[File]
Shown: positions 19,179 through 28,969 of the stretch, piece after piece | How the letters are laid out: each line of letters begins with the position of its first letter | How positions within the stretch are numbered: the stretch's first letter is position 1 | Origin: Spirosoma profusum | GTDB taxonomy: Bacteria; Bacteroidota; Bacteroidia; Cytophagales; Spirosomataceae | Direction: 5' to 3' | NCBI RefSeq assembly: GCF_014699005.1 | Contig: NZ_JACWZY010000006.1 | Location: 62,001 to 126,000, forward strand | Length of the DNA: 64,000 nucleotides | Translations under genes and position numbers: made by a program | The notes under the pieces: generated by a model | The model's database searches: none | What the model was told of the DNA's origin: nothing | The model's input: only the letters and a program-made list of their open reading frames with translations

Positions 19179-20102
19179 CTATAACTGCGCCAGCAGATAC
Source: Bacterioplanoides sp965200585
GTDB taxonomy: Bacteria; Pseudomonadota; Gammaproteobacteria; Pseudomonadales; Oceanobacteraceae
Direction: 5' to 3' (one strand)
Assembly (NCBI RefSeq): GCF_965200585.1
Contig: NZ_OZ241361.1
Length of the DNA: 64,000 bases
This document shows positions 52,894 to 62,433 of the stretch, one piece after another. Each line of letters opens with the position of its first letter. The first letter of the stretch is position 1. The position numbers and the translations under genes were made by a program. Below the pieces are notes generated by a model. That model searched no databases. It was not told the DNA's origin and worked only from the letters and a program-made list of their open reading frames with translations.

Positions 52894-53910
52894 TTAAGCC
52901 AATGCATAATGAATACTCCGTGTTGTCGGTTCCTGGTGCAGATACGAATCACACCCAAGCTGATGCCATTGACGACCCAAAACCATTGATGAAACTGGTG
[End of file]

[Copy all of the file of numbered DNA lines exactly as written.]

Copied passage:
Shown: positions 19,179 through 28,969 of the stretch, piece after piece | How the letters are laid out: each line of letters begins with the position of its first letter | How positions within the stretch are numbered: the stretch's first letter is position 1 | Origin: Spirosoma profusum | GTDB taxonomy: Bacteria; Bacteroidota; Bacteroidia; Cytophagales; Spirosomataceae | Direction: 5' to 3' | NCBI RefSeq assembly: GCF_014699005.1 | Contig: NZ_JACWZY010000006.1 | Location: 62,001 to 126,000, forward strand | Length of the DNA: 64,000 nucleotides | Translations under genes and position numbers: made by a program | The notes under the pieces: generated by a model | The model's database searches: none | What the model was told of the DNA's origin: nothing | The model's input: only the letters and a program-made list of their open reading frames with translations

Positions 19179-20102
19179 CTATAACTGCGCCAGCAGATAC
Source: Bacterioplanoides sp965200585
GTDB taxonomy: Bacteria; Pseudomonadota; Gammaproteobacteria; Pseudomonadales; Oceanobacteraceae
Direction: 5' to 3' (one strand)
Assembly (NCBI RefSeq): GCF_965200585.1
Contig: NZ_OZ241361.1
Length of the DNA: 64,000 bases
This document shows positions 52,894 to 62,433 of the stretch, one piece after another. Each line of letters opens with the position of its first letter. The first letter of the stretch is position 1. The position numbers and the translations under genes were made by a program. Below the pieces are notes generated by a model. That model searched no databases. It was not told the DNA's origin and worked only from the letters and a program-made list of their open reading frames with translations.

Positions 52894-53910
52894 TTAAGCC
52901 AATGCATAATGAATACTCCGTGTTGTCGGTTCCTGGTGCAGATACGAATCACACCCAAGCTGATGCCATTGACGACCCAAAACCATTGATGAAACTGGTG